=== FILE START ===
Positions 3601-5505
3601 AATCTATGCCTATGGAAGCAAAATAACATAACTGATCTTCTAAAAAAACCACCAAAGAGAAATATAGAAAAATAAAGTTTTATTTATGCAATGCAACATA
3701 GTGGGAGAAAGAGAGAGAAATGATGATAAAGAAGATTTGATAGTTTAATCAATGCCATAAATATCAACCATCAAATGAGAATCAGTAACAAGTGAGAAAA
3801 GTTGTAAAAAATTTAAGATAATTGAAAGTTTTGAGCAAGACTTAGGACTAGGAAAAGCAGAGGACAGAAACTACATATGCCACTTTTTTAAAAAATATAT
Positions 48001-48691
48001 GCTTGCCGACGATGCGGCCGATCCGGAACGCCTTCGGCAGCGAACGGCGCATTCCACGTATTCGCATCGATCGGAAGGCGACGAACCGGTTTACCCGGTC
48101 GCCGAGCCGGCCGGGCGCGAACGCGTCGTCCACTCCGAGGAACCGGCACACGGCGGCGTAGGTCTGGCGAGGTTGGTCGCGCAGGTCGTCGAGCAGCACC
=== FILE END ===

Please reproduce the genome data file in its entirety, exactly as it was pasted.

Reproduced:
Positions 3601-5505
3601 AATCTATGCCTATGGAAGCAAAATAACATAACTGATCTTCTAAAAAAACCACCAAAGAGAAATATAGAAAAATAAAGTTTTATTTATGCAATGCAACATA
3701 GTGGGAGAAAGAGAGAGAAATGATGATAAAGAAGATTTGATAGTTTAATCAATGCCATAAATATCAACCATCAAATGAGAATCAGTAACAAGTGAGAAAA
3801 GTTGTAAAAAATTTAAGATAATTGAAAGTTTTGAGCAAGACTTAGGACTAGGAAAAGCAGAGGACAGAAACTACATATGCCACTTTTTTAAAAAATATAT
Positions 48001-48691
48001 GCTTGCCGACGATGCGGCCGATCCGGAACGCCTTCGGCAGCGAACGGCGCATTCCACGTATTCGCATCGATCGGAAGGCGACGAACCGGTTTACCCGGTC
48101 GCCGAGCCGGCCGGGCGCGAACGCGTCGTCCACTCCGAGGAACCGGCACACGGCGGCGTAGGTCTGGCGAGGTTGGTCGCGCAGGTCGTCGAGCAGCACC